What Is Religion?
Religion refers to any belief or practice that a person holds sacred or considers spiritually significant. People use religious narratives, symbols, and traditions to create meaning in their lives and to understand the universe. Religion has been a part of human life since the beginning of recorded history, and most of the world’s cultures have some form of religion.
Sociologists have used a variety of tools to study the role that religion plays in culture and society. For example, studies have found that people who are more religious tend to have stronger family ties, be more likely to volunteer and donate money, and are more satisfied with their lives than those who do not believe in God or follow any particular religion. Despite the many benefits that can come from being religious, many people have doubts about organized religion and do not feel a need to formally affiliate with any particular group.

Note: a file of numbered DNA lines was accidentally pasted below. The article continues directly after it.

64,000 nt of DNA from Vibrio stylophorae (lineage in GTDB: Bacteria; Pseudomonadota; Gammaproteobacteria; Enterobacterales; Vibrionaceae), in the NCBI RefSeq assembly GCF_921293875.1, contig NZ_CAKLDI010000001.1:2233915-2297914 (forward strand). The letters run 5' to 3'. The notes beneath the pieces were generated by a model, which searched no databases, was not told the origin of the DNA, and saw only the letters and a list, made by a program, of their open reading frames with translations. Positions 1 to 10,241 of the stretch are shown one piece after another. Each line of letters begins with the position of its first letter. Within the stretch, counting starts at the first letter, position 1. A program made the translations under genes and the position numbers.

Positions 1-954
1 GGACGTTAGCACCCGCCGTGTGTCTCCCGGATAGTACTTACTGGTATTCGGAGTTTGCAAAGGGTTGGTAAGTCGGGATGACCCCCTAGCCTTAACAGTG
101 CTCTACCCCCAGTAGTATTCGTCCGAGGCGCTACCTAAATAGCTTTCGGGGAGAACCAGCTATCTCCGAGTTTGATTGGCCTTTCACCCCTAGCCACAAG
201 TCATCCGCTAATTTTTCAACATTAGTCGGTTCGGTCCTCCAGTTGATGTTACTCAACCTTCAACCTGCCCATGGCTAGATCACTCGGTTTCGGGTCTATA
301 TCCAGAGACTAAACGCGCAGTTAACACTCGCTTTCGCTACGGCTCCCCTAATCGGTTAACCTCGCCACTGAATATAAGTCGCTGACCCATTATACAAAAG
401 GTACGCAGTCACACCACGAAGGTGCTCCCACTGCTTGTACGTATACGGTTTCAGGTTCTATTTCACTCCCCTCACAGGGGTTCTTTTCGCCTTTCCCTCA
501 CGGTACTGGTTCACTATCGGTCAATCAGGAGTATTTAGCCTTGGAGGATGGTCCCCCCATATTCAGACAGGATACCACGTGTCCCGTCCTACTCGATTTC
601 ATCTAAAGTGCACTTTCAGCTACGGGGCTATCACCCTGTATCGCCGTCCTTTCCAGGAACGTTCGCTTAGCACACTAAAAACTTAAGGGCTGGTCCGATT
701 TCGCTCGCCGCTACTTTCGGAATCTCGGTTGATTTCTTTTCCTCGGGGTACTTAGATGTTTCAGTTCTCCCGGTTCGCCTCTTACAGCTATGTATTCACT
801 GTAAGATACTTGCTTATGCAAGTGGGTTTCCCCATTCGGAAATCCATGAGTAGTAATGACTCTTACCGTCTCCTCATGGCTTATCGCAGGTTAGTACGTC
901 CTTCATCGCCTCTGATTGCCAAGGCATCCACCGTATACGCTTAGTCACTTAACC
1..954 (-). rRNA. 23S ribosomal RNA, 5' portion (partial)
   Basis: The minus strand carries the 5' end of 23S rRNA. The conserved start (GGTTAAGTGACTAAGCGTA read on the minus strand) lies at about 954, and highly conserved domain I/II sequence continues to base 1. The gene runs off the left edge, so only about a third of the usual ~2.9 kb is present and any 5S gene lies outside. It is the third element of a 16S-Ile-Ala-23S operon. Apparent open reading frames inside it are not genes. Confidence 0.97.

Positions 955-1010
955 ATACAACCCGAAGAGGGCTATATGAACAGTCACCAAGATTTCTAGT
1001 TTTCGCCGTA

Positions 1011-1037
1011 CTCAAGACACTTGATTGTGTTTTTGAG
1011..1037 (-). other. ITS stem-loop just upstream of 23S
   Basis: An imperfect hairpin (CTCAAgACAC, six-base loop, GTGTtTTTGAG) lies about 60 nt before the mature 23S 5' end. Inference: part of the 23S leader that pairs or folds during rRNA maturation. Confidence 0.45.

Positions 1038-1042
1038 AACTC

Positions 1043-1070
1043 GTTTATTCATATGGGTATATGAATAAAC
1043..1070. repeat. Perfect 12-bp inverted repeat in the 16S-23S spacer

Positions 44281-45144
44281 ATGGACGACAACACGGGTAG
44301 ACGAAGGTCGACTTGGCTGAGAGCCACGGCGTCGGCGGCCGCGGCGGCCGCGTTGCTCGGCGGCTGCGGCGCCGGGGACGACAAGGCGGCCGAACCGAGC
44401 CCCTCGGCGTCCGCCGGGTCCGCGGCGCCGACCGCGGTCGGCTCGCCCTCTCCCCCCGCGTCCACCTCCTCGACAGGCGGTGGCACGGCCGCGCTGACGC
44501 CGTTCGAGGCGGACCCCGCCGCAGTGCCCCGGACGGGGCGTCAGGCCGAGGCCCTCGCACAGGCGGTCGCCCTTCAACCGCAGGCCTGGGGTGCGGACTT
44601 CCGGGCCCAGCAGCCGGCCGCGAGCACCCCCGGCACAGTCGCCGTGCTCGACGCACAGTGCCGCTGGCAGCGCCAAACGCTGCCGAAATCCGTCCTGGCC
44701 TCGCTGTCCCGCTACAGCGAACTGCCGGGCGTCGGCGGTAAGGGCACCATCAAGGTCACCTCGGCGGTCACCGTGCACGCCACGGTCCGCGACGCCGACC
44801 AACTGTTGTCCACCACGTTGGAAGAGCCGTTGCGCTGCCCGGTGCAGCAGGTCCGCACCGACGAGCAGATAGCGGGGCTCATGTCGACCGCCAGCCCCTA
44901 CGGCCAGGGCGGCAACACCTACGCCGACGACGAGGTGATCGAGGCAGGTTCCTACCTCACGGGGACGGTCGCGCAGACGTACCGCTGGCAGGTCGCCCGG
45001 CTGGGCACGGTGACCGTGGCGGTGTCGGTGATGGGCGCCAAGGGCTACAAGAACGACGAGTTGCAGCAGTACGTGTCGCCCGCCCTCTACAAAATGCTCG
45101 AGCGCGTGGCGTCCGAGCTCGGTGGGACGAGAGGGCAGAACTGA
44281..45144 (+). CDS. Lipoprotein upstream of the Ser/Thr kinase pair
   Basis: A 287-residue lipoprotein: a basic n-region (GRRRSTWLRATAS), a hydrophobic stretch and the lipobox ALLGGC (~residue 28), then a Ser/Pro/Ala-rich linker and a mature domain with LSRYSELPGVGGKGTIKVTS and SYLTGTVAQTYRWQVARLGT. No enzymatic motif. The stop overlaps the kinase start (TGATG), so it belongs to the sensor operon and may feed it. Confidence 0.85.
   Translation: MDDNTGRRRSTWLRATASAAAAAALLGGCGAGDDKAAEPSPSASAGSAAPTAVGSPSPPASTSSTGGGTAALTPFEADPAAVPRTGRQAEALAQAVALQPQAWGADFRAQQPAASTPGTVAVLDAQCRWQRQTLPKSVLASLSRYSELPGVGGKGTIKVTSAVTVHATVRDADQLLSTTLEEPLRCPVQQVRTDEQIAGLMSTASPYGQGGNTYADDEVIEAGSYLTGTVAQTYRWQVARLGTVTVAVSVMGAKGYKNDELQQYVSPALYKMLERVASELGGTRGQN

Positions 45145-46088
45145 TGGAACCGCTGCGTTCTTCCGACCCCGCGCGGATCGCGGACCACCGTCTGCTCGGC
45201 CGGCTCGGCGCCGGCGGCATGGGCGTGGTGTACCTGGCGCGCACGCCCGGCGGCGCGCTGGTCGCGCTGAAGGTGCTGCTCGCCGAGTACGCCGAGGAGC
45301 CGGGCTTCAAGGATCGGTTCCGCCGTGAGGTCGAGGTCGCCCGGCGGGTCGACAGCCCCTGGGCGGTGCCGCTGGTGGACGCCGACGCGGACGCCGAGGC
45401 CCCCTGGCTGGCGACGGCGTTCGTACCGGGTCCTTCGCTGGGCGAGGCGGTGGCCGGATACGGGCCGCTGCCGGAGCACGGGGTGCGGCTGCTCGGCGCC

Many scholars have argued that the concept of religion is a social construct and that it has been created by social power structures. Emile Durkheim, for instance, used a functional approach to explain how religion serves certain social needs, such as creating solidarity among people with the same beliefs and values.
More recently, a number of scholars have taken what is sometimes called a “reflexive turn” in their study of religion. They have pulled the camera back and examined how what is considered to be religion shifts depending on one’s definition of the term. They argue that the fact that a specific religion can be defined as not being a true religion shows how arbitrary the whole concept is.